There is still a lot of confusion about the tax requirements under the Affordable Care Act’s individual mandate, largely because Americans have received mixed messages about what the rules are.
On day one of his administration President Trump signed an executive order instructing federal regulators to take steps to ease the financial burdens of Obamacare, and the IRS responded by saying that the agency would not automatically reject 2016 tax returns that fail to answer the question about whether the individual or family had minimum essential coverage. We’ve also heard Republican lawmakers on cable news stations saying that they will soon be repealing Obamacare and eliminating the individual mandate. In the American Health Care Act, they tried to do just that: the AHCA would have reduced the ACA’s individual shared responsibility penalties to $0 beginning January 1, 2016.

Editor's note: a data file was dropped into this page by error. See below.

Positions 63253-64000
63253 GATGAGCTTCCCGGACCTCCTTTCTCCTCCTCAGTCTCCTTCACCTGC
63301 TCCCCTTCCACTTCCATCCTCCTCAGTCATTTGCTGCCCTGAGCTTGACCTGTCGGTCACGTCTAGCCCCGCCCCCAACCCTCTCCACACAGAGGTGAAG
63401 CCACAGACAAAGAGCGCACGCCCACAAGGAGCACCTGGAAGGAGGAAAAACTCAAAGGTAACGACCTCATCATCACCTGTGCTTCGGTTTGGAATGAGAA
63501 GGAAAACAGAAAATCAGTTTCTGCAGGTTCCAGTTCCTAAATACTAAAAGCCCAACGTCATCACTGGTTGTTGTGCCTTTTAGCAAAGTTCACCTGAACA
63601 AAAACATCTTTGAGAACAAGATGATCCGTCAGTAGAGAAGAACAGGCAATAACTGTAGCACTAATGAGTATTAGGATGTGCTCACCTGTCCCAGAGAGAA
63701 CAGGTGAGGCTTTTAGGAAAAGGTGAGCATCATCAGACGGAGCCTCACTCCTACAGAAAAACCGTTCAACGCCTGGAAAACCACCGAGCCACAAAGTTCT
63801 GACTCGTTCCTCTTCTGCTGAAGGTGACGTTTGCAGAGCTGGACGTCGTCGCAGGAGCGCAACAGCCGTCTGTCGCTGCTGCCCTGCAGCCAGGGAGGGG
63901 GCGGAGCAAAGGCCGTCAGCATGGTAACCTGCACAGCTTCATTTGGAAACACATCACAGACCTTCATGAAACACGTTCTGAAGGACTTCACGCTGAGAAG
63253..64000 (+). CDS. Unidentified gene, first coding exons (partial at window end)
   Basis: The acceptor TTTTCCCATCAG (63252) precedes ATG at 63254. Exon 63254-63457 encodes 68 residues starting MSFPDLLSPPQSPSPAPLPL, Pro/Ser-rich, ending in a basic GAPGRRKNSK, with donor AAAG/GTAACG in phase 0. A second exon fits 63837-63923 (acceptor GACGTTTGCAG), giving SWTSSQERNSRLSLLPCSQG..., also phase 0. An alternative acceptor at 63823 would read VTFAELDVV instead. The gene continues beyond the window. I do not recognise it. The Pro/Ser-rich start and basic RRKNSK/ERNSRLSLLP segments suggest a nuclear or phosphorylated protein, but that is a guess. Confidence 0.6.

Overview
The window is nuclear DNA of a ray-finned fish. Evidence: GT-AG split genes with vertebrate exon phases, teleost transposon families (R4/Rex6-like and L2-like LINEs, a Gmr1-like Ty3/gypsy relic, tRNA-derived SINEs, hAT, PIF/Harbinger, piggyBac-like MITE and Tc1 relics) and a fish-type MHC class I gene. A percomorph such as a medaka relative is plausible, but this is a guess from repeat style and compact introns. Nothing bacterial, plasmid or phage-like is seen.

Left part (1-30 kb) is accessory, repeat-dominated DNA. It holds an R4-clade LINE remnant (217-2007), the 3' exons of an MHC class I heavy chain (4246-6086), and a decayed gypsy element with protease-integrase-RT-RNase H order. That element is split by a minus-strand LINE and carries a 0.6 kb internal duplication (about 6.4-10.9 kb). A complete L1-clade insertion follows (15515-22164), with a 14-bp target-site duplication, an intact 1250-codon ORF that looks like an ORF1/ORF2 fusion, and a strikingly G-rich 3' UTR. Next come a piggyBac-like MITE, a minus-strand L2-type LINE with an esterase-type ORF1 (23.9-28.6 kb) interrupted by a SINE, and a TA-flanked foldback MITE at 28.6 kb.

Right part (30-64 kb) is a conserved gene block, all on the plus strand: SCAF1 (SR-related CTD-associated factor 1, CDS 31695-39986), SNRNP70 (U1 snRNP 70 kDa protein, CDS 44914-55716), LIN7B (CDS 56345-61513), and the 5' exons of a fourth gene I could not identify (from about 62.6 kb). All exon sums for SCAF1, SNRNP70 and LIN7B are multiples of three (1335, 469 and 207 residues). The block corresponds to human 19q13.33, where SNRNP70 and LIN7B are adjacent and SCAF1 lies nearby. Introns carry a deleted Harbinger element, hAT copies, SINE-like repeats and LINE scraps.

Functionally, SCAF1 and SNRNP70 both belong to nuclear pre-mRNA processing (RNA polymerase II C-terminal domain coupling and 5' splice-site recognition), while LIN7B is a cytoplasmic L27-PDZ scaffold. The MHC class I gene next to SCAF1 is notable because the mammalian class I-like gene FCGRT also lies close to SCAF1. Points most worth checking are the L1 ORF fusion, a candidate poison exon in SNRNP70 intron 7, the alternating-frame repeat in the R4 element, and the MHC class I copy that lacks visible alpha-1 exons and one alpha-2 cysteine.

Of course, the AHCA failed to make it out of the House of Representatives, so the penalties under the individual mandate remain in effect, and the IRS announcement that it won’t reject tax returns that fail to answer the shared responsibility question doesn’t mean that people don’t owe any applicable penalty. For now, the ACA is still the law of the land, people are still required to have health coverage, and they will have to pay an excise tax if they go without health insurance and don’t qualify for an exemption.